The Amazon rainforest grows on the poorest soil in the world.Basically there is just a desert and the forest took thousands of years to establish.
After burning the forest for agriculture ,that land will only be good for 10-20 years and after that it will become an  unusable desert.
The bad soil there is the reason those tribes never evolved to have giant cityes and civilisations long term and at least the tribal people used to make terra preta to improove the soil not just burning it to be turned into a desert in 15 years .

Wouldn't millions of years of forest improve the soil?

What does the soil have to do with the development of civilization?

shot

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Re: Fire in the Amazon...
« Reply #31 on: August 24, 2019, 07:50:21 PM »
Terra preta is the result civilization.Florida soils are as bad as Amazons

SeaWalnut

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Re: Fire in the Amazon...
« Reply #32 on: August 24, 2019, 08:00:35 PM »
Civilisation didnt evolved on the Amazon because of the bad soil the rainforest grows.Bad soil means no agriculture and no agriculture means no cityes.
But somme ancient amazonian people used slash and char techniques as oposed to slash and burn and the charcoal made the soil suitable for agriculture.
The big fires from now are slash and burn wich renders the soil unusable for agriculture in just 10-20 years.
Its all explained here https://youtu.be/0Os-ujelkgw

SeaWalnut

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Re: Fire in the Amazon...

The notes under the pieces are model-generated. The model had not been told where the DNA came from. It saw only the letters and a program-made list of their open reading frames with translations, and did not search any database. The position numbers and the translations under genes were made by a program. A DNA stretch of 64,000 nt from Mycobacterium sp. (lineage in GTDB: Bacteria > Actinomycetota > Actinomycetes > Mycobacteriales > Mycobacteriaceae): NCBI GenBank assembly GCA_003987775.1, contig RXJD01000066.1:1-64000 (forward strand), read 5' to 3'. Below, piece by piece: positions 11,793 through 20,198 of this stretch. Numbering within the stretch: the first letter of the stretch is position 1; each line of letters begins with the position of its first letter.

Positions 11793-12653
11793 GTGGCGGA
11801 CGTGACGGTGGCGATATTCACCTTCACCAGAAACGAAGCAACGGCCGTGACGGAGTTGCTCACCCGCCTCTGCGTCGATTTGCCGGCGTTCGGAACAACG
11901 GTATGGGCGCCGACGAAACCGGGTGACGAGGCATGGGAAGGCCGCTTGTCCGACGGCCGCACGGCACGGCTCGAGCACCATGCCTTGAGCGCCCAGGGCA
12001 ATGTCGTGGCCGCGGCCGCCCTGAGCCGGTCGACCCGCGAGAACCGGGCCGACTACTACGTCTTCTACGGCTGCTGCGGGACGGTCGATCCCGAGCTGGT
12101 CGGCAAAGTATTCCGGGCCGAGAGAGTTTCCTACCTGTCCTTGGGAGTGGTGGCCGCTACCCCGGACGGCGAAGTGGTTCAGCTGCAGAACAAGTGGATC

« Reply #33 on: August 24, 2019, 08:05:41 PM »
https://earthsky.org/earth/how-much-do-oceans-add-to-worlds-oxygen

Everything is renewable . plate tectonics
Thats not a trusty source if it calls the phytoplancton ,plants ! They are not plants but protists ,like bacteria but just they are photosynthetic.Better call them algae not plants.
Algae are not plants.

shot

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« Last Edit: August 24, 2019, 08:52:35 PM by shot »

ajeshcool47

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Re: Fire in the Amazon...
« Reply #35 on: August 24, 2019, 09:58:29 PM »
shot ,Everything is renewable , but it may take centuries to renew certain things ....

SeaWalnut

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Re: Fire in the Amazon...
« Reply #36 on: August 25, 2019, 04:32:07 AM »
A map with the fires.

frukt

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Re: Fire in the Amazon...
« Reply #37 on: August 25, 2019, 06:53:41 AM »
I've done some more fact checking. The reported number of fires has been around 74,000. However, the system in Brazil is not able to discriminate between pasture burning and forest fires. Pasture burning is very common and August is the traditional time. So, no one knows exactly how much of the reported number of fires are due to deforestation activities or burning of grassland pastures. In fact, pay close attention to aerial and ground video of the fires and you will see pasture and scrub vegetation being burnt as well as previously cleared land.


The root of this appears to be related to a reported statement by President Bolsonaro in which he allegedly said some groups have been burning to embarrass him. I found that several weeks ago such a group of farmers did indeed plan a "dia do fogo" (day of fire).